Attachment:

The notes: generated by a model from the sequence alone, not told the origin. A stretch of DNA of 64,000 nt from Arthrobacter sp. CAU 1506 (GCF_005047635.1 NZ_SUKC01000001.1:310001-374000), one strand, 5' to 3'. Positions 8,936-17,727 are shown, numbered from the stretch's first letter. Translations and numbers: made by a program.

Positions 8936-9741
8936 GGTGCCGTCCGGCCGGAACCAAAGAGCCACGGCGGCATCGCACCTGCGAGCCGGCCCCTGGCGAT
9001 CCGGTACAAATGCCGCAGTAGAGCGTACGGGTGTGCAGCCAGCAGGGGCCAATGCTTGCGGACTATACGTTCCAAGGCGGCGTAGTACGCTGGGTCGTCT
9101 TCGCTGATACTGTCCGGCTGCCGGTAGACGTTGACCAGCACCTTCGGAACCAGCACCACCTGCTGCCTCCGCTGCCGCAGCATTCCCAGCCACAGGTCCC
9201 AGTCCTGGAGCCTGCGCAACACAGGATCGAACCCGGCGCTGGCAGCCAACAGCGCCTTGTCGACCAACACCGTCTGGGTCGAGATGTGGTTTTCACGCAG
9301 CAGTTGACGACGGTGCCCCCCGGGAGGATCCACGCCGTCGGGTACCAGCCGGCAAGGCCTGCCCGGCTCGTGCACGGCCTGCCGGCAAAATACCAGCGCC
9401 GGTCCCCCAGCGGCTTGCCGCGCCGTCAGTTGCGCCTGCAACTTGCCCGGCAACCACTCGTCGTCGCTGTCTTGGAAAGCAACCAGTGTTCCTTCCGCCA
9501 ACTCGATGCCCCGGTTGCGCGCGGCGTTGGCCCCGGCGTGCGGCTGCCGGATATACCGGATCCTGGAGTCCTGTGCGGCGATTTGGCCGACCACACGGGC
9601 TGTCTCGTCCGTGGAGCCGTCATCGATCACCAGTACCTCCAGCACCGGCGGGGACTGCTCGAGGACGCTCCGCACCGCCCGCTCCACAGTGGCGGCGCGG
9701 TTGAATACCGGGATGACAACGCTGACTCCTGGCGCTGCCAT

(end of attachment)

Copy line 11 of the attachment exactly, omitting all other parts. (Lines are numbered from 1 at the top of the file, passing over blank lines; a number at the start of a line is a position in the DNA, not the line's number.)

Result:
9701 TTGAATACCGGGATGACAACGCTGACTCCTGGCGCTGCCAT